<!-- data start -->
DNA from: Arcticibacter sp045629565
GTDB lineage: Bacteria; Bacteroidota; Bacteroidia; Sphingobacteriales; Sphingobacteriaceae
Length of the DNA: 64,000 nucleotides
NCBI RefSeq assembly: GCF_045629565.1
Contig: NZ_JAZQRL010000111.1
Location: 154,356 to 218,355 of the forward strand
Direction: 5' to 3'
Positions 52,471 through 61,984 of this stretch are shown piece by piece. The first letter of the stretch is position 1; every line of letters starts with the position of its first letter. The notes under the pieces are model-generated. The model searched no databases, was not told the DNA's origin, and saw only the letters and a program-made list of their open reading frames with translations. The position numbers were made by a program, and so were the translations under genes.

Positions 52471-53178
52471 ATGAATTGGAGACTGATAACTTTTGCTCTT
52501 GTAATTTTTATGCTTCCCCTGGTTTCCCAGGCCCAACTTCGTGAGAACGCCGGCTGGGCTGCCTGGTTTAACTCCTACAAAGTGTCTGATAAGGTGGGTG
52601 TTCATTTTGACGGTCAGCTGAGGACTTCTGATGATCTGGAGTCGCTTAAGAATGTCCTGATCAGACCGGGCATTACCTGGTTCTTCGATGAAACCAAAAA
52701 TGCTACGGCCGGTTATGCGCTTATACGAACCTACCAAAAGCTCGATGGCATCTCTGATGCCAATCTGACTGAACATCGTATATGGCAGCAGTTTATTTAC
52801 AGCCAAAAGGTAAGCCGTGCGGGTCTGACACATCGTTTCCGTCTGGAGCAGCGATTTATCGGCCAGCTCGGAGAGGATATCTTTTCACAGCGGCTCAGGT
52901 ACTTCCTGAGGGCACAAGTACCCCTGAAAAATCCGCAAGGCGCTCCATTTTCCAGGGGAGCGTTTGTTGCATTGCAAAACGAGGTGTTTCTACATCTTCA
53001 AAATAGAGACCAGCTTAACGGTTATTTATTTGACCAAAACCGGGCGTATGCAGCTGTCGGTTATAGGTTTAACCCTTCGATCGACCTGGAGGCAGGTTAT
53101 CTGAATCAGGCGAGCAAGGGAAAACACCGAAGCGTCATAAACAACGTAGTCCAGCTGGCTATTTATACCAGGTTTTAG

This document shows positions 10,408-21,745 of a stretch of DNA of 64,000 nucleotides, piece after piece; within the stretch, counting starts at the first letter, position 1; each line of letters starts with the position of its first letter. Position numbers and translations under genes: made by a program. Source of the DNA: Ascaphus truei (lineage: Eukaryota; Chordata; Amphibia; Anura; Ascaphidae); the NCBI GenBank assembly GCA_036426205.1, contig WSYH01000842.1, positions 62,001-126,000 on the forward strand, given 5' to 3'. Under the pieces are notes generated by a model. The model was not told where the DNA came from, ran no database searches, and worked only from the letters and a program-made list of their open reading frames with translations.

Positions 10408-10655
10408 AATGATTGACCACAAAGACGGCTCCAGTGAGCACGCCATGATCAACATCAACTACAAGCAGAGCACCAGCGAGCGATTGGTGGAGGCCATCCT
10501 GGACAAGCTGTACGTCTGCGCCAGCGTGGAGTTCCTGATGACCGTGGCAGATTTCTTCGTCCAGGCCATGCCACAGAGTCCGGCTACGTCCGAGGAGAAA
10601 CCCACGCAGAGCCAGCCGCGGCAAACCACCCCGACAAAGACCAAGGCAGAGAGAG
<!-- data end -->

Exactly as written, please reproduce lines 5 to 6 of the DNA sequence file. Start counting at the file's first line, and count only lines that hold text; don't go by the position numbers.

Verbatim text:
Contig: NZ_JAZQRL010000111.1
Location: 154,356 to 218,355 of the forward strand